Blogging the Bookshelf

Blogging my bookshelf – one book at a time

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"Emergency Sex (And Other Desperate Measures)", Kenneth Cain, Heidi Postlewait and Andrew Thomson

May 31st, 2009 · No Comments · Politics

Emergency SexSynopsis: An American law grad, a New York Secretary and a Kiwi doctor sign up for field work with the UN that takes them to conflicts in Cambodia, Haiti, Somalia, Rwanda and the Balkans. Stress, love and disillusionment follow.

My Take: Oh dear. I’m sure everyone has a book like this on their bookshelves. A good friend of mine lent me this book some years ago now raving that it perfectly encapsulated her experiences doing aid work in seriously unsafe and highly stressful locales. Unfortunately, she moved on from Melbourne to a life of saving the world in ‘the field’ before I had a chance to read, and return the book. Such bad behaviour! It’s even worse given that it really irritates me when people borrow and don’t return my books. I promise, if we ever live in the same country again, I’ll be sure to return it to its rightful owner.

As for the book itself, it’s a bit of a mixed bag. The tension and the exoticism of the locations gives the book a natural urgency that keeps you turning the pages. But I have to say, I found the American woman who signed up for a field placing with the UN for a change of scenery after an existential crisis brought on by a failed marriage was more than a little self-indulgent. Similarly, the naivete of the law graduate who signs up for aid work only to become disillusioned at the impotence of the UN was irritating after a while – I mean really,  what did he expect ? That being said, the characters did go through quite a bit during their time in the field and in general it’s compelling and rewarding reading.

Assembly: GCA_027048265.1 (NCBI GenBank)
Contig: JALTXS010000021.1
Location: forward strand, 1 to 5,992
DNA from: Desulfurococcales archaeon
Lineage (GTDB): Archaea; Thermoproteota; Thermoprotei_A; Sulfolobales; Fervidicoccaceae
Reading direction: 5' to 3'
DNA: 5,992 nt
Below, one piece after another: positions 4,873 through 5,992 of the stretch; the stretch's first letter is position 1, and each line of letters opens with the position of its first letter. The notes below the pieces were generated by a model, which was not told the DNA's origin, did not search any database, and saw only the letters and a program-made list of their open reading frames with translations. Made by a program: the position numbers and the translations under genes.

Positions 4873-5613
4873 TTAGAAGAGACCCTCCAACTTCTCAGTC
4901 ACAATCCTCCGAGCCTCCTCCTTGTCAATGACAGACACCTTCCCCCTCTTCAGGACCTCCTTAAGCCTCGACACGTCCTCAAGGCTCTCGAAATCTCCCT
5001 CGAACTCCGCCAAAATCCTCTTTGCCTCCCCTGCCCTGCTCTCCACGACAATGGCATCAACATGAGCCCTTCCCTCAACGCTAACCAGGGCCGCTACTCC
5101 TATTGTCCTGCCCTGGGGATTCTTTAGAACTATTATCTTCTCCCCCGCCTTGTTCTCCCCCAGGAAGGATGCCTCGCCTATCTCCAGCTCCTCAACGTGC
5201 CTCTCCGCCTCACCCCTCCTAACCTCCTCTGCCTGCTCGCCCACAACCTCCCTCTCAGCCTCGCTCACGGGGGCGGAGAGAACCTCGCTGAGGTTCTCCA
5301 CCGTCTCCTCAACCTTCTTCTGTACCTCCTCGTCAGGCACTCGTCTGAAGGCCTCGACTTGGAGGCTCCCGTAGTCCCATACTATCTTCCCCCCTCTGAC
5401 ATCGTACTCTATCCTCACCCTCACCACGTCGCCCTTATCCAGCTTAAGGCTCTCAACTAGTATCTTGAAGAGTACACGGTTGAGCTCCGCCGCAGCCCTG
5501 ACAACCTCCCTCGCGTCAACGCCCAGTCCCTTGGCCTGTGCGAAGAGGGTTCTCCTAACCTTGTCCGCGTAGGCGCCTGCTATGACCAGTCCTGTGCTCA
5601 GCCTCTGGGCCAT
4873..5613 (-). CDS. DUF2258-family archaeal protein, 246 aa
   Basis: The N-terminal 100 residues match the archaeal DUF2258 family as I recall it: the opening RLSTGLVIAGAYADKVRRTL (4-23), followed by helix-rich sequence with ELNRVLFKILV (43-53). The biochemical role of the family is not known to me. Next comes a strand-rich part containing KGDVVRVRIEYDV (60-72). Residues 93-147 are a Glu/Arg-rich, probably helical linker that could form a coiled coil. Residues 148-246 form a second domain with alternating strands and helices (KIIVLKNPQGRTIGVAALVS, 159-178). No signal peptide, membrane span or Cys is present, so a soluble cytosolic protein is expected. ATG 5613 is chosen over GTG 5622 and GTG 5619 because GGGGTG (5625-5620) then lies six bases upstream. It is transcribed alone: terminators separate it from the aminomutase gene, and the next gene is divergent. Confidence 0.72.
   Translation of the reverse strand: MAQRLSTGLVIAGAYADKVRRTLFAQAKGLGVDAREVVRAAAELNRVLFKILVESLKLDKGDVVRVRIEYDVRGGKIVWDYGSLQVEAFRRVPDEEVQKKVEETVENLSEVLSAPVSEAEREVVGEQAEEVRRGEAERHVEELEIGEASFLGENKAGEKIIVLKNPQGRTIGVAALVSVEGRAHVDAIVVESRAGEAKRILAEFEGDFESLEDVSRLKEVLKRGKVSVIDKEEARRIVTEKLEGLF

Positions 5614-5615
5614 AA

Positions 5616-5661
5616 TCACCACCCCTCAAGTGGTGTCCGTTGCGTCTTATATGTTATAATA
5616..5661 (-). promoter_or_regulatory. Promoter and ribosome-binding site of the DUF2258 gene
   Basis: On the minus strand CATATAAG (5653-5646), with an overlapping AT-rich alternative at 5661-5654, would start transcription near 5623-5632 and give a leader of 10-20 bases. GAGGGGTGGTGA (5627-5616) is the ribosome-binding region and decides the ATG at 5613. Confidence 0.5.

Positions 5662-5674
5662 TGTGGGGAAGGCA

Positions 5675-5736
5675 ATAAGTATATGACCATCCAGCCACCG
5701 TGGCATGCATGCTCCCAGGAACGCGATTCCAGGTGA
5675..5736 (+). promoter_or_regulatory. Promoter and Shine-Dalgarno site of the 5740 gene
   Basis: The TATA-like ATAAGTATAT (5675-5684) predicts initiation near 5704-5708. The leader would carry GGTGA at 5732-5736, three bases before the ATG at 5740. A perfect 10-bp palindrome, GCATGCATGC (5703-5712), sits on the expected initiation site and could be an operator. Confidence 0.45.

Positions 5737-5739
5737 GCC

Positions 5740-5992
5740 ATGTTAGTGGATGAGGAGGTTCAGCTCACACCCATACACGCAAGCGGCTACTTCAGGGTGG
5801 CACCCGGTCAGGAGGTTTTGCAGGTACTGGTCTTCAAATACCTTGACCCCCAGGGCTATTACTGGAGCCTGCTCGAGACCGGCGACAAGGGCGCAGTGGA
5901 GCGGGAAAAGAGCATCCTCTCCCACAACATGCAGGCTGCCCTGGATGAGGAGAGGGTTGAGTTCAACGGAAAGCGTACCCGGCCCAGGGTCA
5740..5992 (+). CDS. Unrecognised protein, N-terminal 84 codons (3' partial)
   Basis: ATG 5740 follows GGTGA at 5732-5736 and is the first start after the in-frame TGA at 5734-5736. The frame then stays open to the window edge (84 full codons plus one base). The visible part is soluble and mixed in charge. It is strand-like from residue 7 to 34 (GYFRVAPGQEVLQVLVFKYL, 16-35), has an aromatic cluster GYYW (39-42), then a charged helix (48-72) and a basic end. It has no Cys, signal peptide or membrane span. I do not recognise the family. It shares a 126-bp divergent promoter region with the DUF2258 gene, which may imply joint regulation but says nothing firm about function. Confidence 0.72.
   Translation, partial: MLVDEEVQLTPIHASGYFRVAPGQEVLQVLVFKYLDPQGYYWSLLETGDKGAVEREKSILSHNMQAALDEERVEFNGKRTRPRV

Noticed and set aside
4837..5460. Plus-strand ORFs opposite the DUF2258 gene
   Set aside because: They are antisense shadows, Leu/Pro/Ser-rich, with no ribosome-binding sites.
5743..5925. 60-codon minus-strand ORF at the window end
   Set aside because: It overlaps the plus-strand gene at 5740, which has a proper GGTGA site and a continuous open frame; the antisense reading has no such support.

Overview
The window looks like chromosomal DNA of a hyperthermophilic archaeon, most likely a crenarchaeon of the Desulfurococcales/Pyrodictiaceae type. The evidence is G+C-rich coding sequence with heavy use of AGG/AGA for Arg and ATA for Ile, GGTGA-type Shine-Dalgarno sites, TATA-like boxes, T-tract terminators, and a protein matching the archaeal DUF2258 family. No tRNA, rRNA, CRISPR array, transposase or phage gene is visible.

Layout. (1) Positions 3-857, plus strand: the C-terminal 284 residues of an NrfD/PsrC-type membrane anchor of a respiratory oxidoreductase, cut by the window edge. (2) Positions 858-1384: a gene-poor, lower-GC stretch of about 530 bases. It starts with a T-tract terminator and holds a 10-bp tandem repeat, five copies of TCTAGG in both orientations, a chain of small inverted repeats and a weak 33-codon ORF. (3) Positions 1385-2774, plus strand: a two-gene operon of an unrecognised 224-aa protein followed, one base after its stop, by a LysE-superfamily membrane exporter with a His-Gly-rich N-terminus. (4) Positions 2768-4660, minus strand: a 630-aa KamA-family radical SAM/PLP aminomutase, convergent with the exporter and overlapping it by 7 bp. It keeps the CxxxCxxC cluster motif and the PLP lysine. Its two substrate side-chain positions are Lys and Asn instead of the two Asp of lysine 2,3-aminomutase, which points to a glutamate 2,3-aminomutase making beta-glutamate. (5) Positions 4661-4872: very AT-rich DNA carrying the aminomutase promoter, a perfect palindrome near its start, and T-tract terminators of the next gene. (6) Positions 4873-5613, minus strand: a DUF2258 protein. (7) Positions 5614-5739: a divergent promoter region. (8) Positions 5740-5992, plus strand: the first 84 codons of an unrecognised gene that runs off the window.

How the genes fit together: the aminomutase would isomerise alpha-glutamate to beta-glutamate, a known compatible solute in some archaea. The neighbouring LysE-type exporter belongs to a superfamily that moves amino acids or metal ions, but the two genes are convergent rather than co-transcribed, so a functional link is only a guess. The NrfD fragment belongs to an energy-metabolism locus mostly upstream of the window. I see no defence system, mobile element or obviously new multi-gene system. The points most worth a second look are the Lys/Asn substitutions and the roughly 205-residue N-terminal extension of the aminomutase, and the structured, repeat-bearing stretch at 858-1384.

It did make me wonder about the motivations of people doing this work though. Not many people know, but just before I took my first job in politics, I had been accepted for an Youth Ambassador role for the Papua New Guinea government working in the PNG highlands. I ended up knocking it back when my dream of becoming a Labor hack came true, but while reading this book I did look back on my motivations for applying for this role at the time. Thinking honestly about it, I can’t really say my motivations were purely altruistic.  The overwhelming motivation was wanting to do something different and exciting with my life – more working adventure holiday than aid work. So I can easily imagine someone rightly questioning the frivolity of my motivations for being interested in this work too.

As a postscript, I later read in the papers that the guy who had actually taken the role in PNG had been attacked by local Raskols while working in the highlands. So a life of comparative domestication in the ALP probably worked out for the best.

Highlight:

One day someone at UNHQ will commission an official report about this disaster, replete with mea culpas and lessons learned. But for me there’s only one lesson and it’s staring right at me every day as I eat lunch: If blue-helmeted UN peacekeepers show up in your town or village and offer to protect you, run. Or else get weapons. Your lives are worth so much less than theirs. I learned that the day we were evacuated from Haiti.

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  • Love the new blog – I have added a link on mine. Seems we have quite similar tastes! I read this book a few years ago and I agree it got a bit tired but the interesting thing for me (as you point out) is that in every area, even aid work there are certain ethical dilemmas. I would expect that doing aid work you would just feel quite virtuous all the time but it seems that there are different levels of aid work and some people are there making a martyr of themselves while others are trying to milk the system or as you say get an adventurous experience/ adrenalin rush.